Vanderbilt Law Review

First Page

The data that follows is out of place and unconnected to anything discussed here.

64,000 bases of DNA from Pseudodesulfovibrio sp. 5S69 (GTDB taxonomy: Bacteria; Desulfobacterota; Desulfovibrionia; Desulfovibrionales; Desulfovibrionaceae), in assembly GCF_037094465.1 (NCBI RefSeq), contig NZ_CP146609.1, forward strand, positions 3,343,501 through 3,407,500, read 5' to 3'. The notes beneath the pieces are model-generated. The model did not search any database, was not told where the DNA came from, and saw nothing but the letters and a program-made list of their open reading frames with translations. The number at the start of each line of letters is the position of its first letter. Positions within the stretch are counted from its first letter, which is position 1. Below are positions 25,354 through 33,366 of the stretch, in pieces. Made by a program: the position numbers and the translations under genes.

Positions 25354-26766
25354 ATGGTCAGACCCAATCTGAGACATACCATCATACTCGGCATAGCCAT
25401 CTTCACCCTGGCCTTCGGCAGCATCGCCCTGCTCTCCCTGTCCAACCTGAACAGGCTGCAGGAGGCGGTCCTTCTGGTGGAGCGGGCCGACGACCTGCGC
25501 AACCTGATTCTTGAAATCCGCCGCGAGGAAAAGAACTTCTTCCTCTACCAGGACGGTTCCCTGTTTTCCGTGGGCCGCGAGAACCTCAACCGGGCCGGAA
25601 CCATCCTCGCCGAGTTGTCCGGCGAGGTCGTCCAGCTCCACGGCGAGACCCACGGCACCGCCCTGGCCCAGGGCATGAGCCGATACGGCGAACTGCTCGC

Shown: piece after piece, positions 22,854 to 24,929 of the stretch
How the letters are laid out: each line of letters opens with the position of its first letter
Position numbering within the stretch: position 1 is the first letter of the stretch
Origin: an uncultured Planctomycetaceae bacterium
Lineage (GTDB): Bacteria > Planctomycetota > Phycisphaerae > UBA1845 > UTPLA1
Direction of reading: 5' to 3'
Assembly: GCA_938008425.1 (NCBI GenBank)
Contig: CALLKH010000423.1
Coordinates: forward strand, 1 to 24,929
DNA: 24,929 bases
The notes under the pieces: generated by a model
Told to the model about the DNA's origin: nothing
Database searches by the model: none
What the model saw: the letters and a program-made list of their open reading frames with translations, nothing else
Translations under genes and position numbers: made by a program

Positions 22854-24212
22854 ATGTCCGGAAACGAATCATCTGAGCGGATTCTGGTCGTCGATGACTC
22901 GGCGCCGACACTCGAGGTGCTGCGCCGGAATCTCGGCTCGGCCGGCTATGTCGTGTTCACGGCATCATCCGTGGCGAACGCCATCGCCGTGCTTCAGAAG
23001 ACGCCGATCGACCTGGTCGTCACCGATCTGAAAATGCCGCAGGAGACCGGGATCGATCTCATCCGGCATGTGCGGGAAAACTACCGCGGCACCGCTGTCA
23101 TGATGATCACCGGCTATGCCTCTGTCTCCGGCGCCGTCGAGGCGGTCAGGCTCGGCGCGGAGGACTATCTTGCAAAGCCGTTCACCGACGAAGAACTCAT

This Note suggests that courts have failed to articulate properly the relation of the due-on-sale clause to the legal doctrines under which it has been challenged. In particular, courts that have considered the clauses to be restraints on alienation have concentrated on the impact of enforcement or nonenforcement on the borrower, and have ignored almost completely the social interest in the free transferability of land, which has been the traditional rationale for the rule against restraints. Likewise, courts that have considered due-on-sale clauses under equitable principles frequently have failed to articulate whether the inequity arises from an attempt by one party to seek more than was contained in the contract, or because the due-on-sale clause is too harsh a term to be forced upon a weaker party. By failing to isolate the social policy goals that those doctrines seek to advance, courts have produced opinions in which different lines of argument are confused, with the result that these opinions are left vulnerable to the criticism that they are the instruments of result oriented "judicial legislation." Additionally,this confusion of argument has resulted in a tendency to approach the due-on-sale clause issue as a search for a single rule, and thus has limited a jurisdiction's flexibility to reach a contrary result in a case whose facts may warrant it. By seeking a clear definition of the policy goals that are implicated in the due-on-sale clause controversy, this Note suggests an appropriate analytical framework that a court may use to approach a due-on-sale clause issue in cases of first impression. Additionally, the Note considers the related issue of the due-on-encumbrance clause in terms of the suggested analysis and concludes that because of the different considerations which apply to the due-on-encumbrance clause, a judicial decision that due-on-sale clauses warrant automatic enforcement does not compel the same result with respect to due-on-encumbrance clauses.